In a country so politically polarized that even consumer confidence is now split along partisan lines, it should come as no surprise that President Donald Trump’s impact on the housing market is viewed positively by some real estate professionals and negatively by others.
What is surprising is the degree to which home sales and home prices have surged in response to an administration that has (so far) done little that directly – and positively – affects the market.
This suggests that real estate professionals, investors and consumers are reacting to what the President has said rather than done, as well as their own hopes and fears of what he might do.
This response has also put rates on a roller coaster, first rising to new highs earlier in the year until they’ve recently dropped near their lowest levels in months.
“Greatest Seller’s Market Ever”
Since the election last November, the stock market has enjoyed a dramatic “Trump Bump,” and the housing market has also caught fire.
In March, home sales were nine percent higher than in March 2016, with the typical home going under contract in 49 days compared to 60 days last year – the fastest average sales pace on record.
The median sale price of a home sold jumped by 7.5% over last March to $273,000.
The prevailing view among construction firms and real estate agents is that the billionaire real-estate developer’s pro-business positions will provide a long-term boost to both consumer confidence and the economy in general.
For this reason, they expect homebuyers to continue flooding the market even as mortgage interest rates rise in response to recent moves by the Federal Reserve Bank.
Despite anemic GDP growth during the first quarter of 2017, such confidence may be justified.
Even as home prices climb (they rose 5.7% in February 2017 over February 2016), there is no shortage of buyers, prompting some experts to proclaim this the “strongest seller’s market ever.”
And if the President succeeds in cutting taxes, putting more money in the pocket of the average consumer, it could add even more fuel to the red-hot housing market.
Fewer Houses Up For Sale
The market’s reaction to President Trump is good news for home sellers, builders and real estate agents, but less so for home buyers – especially first-timers seeking affordably priced “starter houses.”
One reason for the seller’s market is that demand for homes is rising while supply is dropping. Compared with March 2016, the number of homes for sale this March dropped by 13 percent.
Some experts worry that unless more housing hits the market to put the brakes on price increases, the combination of low inventory, high prices and fierce competition will drive many buyers out of the game.
The average loan size for existing homes reached a record high in March, reflecting increased prices and the lack of inexpensive starter homes.
However, the average loan application size for newly built houses was unchanged. This may indicate that home builders are trying to contain prices to attract buyers with smaller budgets.
Not everyone in the real estate industry believes Trump will be good for business.
Specifically, some worry that his views and proposals regarding interest rates, immigration and deregulation will have negative consequences over the long haul.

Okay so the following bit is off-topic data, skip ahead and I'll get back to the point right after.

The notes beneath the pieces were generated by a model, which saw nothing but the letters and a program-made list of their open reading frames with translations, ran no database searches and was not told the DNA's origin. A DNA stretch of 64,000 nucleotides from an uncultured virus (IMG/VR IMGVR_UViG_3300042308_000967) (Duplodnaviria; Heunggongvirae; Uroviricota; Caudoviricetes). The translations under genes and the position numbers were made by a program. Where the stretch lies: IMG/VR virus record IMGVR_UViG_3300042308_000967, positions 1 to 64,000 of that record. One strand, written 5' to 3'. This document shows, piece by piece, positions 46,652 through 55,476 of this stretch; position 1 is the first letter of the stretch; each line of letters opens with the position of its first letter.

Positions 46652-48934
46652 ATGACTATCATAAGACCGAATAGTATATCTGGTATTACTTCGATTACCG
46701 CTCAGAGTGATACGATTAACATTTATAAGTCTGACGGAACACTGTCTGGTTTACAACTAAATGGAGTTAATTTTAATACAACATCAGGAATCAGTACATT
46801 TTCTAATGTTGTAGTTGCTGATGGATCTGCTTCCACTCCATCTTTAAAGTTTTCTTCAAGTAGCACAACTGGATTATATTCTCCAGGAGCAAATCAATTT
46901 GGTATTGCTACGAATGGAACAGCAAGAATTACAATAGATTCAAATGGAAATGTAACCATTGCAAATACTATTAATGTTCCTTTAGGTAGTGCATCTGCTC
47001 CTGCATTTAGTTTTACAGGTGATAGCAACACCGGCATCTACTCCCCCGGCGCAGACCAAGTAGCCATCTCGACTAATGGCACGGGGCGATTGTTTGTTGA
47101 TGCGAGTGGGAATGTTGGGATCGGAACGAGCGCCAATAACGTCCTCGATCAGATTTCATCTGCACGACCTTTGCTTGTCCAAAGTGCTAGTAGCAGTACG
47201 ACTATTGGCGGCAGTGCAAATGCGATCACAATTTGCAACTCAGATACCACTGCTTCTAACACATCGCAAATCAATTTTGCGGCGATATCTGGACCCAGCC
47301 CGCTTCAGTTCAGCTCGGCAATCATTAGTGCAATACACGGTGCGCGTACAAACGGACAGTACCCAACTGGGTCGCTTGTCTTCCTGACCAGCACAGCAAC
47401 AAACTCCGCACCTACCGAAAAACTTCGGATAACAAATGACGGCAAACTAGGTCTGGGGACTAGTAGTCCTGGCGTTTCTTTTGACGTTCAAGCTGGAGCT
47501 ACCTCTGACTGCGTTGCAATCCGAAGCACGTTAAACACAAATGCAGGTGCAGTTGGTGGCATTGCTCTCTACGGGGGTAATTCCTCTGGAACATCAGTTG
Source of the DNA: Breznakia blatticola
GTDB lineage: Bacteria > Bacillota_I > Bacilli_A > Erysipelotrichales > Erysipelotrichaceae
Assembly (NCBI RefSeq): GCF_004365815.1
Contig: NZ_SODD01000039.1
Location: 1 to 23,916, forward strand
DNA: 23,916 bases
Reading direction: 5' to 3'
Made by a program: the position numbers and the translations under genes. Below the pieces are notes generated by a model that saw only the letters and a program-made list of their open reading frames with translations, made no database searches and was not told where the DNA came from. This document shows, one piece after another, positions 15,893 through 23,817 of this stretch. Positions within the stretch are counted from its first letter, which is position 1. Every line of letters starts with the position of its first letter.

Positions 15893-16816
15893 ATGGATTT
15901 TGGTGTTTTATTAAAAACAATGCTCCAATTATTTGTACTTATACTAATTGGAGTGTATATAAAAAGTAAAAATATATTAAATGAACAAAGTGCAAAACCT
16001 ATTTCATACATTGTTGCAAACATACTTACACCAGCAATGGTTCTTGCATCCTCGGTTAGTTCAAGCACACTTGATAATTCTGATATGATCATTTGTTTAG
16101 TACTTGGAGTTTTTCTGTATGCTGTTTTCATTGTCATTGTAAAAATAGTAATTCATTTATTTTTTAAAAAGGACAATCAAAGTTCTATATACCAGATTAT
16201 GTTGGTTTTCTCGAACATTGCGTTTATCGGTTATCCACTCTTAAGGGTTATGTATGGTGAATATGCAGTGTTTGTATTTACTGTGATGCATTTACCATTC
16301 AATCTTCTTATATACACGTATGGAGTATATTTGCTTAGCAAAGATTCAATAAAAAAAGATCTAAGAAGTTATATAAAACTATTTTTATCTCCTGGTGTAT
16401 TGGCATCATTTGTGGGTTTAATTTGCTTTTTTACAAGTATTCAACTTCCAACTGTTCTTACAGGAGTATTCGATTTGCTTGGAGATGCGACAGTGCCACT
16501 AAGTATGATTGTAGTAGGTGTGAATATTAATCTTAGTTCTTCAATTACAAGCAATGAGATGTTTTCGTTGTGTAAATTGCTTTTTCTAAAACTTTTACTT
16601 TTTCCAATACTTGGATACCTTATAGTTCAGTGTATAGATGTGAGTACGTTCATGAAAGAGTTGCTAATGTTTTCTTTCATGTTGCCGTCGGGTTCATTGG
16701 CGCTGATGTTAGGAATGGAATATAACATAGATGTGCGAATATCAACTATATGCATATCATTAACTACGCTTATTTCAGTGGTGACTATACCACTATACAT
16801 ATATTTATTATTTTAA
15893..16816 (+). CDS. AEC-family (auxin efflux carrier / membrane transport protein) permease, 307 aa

Interest Rates. Early on, Trump indicated that he was not happy with the Federal Reserve Bank’s policy of keeping interest rates low, castigating the bank for “creating a false economy.”
While the Fed’s subsequent decision to raise the prime rate was unrelated to the President’s criticism, the effect was as predictable as the tides – mortgage rates began rising.
Historically speaking, today’s mortgage rates are still a bargain, but they will probably slow the growth of the housing market.
Immigration. One reason for the short supply of homes for sale is the inability of construction firms to find enough workers.
The construction industry employs a large number of undocumented workers, so the labor shortage is likely to worsen if the administration continues to crack down on undocumented immigrants,
In addition to building homes, immigrants (legal and undocumented) account for about 32 percent of household growth and almost 36 percent of the growth in homeownership.
Some industry observers are concerned that deporting (or scaring off) even a small percentage of immigrants could negatively impact the market.
Deregulation. Trump’s desire to weaken the Consumer Financial Protection Bureau (CFPB) and other regulations of the Dodd-Frank Act may encourage the return of the predatory lending practices that infused the mortgage market before the financial crisis, say some critics.
On the other hand, Trump defenders believe that reducing or eliminating the regulations will encourage financial institutions to lend more money to a larger number of homebuyers.
Grading the President
If we compare this President’s first term with a 4-year college degree program, he hasn’t yet completed the first semester, so it’s too early to award a grade (passing or otherwise).
Whether you view Trump favorably or unfavorably, it’s important to note that even the most proactive Presidents can have only a limited impact on the housing market and overall economy.
Because financial and real estate markets are fueled as much by perception and speculation as by facts, one thing is certain: like most past Presidents, Trump will receive more blame for a bust and more credit for a boom than he probably deserves.